Herman Melville

1819 - 1891




Part I.  Jerusalem






Canto i

The Hostel.


In chamber low and scored by time,

Masonry old, late washed with lime—

Much like a tomb new-cut in stone;

Elbow on knee, and brow sustained


All motionless on sidelong hand,

A student sits, and broods alone.

The small deep casement sheds a ray

Which tells that in the Holy Town

It is the passing of the day—


The Vigil of Epiphany.

Beside him in the narrow cell

His luggage lies unpacked; thereon

The dust lies, and on him as well—

The dust of travel. But anon


His face he lifts—in feature fine,

Yet pale, and all but feminine

But for the eye and serious brow—

Then rises, paces to and fro,

And pauses, saying, "Other cheer


Than that anticipated here,

By me the learner, now I find.

Theology, art thou so blind?

What means this naturalistic knell

In lieu of-Siloh's oracle


Which here should murmur? Snatched from grace,

And waylaid in the holy place!

Not thus it was but yesterday

Off Jaffa on the clear blue sea;

Nor thus, my heart, it was with thee


Landing amid the shouts and spray;

Nor thus when mounted, full equipped,

Out through the vaulted gate we slipped

Beyond the walls where gardens bright

With bloom and blossom cheered the sight.


"The plain we crossed. In afternoon,

How like our early autumn bland—

So softly tempered for a boon—

The breath of Sharon's prairie land!

And was it, yes, her titled Rose,


That scarlet poppy oft at hand?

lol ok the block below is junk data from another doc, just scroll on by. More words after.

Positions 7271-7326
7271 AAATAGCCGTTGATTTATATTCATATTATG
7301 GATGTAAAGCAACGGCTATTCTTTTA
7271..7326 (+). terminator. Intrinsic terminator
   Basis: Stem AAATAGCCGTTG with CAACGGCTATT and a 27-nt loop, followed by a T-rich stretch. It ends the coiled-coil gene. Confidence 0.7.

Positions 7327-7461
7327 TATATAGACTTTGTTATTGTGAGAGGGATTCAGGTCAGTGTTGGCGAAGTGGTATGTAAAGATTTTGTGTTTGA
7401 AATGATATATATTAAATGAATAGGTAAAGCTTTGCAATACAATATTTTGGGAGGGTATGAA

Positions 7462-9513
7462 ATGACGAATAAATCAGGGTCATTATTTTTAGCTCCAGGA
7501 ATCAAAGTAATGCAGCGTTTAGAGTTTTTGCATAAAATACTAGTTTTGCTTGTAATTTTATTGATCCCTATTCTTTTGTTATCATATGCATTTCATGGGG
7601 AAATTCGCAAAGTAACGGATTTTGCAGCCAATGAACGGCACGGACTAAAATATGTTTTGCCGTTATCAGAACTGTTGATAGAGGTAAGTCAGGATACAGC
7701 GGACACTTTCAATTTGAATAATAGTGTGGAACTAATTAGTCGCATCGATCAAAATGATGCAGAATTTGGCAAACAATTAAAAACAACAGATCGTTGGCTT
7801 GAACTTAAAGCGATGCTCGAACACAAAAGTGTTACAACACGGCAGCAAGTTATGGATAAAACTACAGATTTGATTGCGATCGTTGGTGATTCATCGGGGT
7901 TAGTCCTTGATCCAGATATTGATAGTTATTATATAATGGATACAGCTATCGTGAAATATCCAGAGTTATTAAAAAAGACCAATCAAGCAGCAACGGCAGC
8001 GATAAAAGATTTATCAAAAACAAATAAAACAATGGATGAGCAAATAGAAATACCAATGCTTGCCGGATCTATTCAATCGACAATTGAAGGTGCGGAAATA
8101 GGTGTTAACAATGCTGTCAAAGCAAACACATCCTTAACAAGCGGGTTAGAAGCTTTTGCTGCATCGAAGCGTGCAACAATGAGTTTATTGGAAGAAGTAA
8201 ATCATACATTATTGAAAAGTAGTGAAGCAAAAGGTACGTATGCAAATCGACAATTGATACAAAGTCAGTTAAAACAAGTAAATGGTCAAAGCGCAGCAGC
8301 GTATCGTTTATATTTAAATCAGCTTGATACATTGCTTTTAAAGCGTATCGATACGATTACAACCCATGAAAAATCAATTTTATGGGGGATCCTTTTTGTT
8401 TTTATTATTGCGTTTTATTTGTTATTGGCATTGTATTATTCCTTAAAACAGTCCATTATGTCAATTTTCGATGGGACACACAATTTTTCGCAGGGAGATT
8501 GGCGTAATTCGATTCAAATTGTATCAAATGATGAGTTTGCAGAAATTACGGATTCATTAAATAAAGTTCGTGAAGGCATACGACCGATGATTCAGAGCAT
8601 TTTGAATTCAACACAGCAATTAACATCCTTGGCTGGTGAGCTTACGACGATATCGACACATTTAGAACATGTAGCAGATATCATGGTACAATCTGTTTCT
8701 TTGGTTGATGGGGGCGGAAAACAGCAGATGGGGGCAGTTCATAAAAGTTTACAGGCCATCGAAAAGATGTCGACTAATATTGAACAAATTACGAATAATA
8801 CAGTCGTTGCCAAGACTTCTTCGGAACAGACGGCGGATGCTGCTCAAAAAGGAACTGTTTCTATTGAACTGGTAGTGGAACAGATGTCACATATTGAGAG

Then Ramleh gleamed, the sail-white town

At even. There I watched day close

From the fair tower, the suburb one:

Seaward and dazing set the sun:


Inland I turned me toward the wall

Of Ephraim, stretched in purple pall.

Romance of mountains! But in end

What change the near approach could lend.

"The start this morning—gun and lance


Against the quarter-moon's low tide;

The thieves' huts where we hushed the ride;

Chill day-break in the lorn advance;

In stony strait the scorch of noon,

Thrown off by crags, reminding one


Of those hot paynims whose fierce hands

Flung showers of Afric's fiery sands

In face of that crusader-king,

Louis, to wither so his wing;

And, at the last, aloft for goal,


Like the ice-bastions round the Pole,

Thy blank, blank towers, Jerusalem!"


Again he droops, with brow on hand.

But, starting up, "Why, well I knew

Salem to be no Samarcand;


'Twas scarce surprise; and yet first view

Brings this eclipse. Needs be my soul,

Purged by the desert's subtle air

From bookish vapors, now is heir

To nature's influx of control;


Comes likewise now to consciousness

Of the true import of that press

Of inklings which in travel late

Through Latin lands, did vex my state,

And somehow seemed clandestine. Ah!


These under-formings in the mind.

Banked corals which ascend from far,

But little heed men that they wind

Unseen, unheard—till lo, the reef—

The reef and breaker, wreck and grief.


But here unlearning, how to me

Opes the expanse of time's vast seal

Yes, I am young, but Asia old.

The books, the books not all have told.

"And, for the rest, the facile chat


Of overweenings—what was that